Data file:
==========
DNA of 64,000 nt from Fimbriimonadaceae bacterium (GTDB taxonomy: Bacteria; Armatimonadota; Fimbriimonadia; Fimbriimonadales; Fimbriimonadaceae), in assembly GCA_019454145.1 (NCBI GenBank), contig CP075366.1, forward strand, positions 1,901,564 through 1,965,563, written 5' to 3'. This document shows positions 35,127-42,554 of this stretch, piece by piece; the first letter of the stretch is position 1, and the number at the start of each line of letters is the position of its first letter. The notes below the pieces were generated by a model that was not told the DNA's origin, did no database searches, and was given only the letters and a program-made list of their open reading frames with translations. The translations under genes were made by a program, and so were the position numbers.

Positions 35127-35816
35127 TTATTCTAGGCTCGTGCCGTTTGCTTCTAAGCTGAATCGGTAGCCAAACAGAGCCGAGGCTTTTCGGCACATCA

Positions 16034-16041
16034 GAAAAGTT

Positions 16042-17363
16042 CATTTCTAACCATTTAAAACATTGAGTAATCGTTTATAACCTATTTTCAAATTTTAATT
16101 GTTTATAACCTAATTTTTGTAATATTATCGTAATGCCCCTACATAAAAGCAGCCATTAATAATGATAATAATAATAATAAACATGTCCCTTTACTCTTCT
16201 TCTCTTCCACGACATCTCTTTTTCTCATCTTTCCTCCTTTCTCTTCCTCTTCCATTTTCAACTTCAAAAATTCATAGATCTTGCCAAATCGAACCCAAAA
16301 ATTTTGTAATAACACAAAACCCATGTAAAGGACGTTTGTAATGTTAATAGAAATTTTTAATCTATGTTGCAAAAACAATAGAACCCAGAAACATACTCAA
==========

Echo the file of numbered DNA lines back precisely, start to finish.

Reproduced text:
DNA of 64,000 nt from Fimbriimonadaceae bacterium (GTDB taxonomy: Bacteria; Armatimonadota; Fimbriimonadia; Fimbriimonadales; Fimbriimonadaceae), in assembly GCA_019454145.1 (NCBI GenBank), contig CP075366.1, forward strand, positions 1,901,564 through 1,965,563, written 5' to 3'. This document shows positions 35,127-42,554 of this stretch, piece by piece; the first letter of the stretch is position 1, and the number at the start of each line of letters is the position of its first letter. The notes below the pieces were generated by a model that was not told the DNA's origin, did no database searches, and was given only the letters and a program-made list of their open reading frames with translations. The translations under genes were made by a program, and so were the position numbers.

Positions 35127-35816
35127 TTATTCTAGGCTCGTGCCGTTTGCTTCTAAGCTGAATCGGTAGCCAAACAGAGCCGAGGCTTTTCGGCACATCA

Positions 16034-16041
16034 GAAAAGTT

Positions 16042-17363
16042 CATTTCTAACCATTTAAAACATTGAGTAATCGTTTATAACCTATTTTCAAATTTTAATT
16101 GTTTATAACCTAATTTTTGTAATATTATCGTAATGCCCCTACATAAAAGCAGCCATTAATAATGATAATAATAATAATAAACATGTCCCTTTACTCTTCT
16201 TCTCTTCCACGACATCTCTTTTTCTCATCTTTCCTCCTTTCTCTTCCTCTTCCATTTTCAACTTCAAAAATTCATAGATCTTGCCAAATCGAACCCAAAA
16301 ATTTTGTAATAACACAAAACCCATGTAAAGGACGTTTGTAATGTTAATAGAAATTTTTAATCTATGTTGCAAAAACAATAGAACCCAGAAACATACTCAA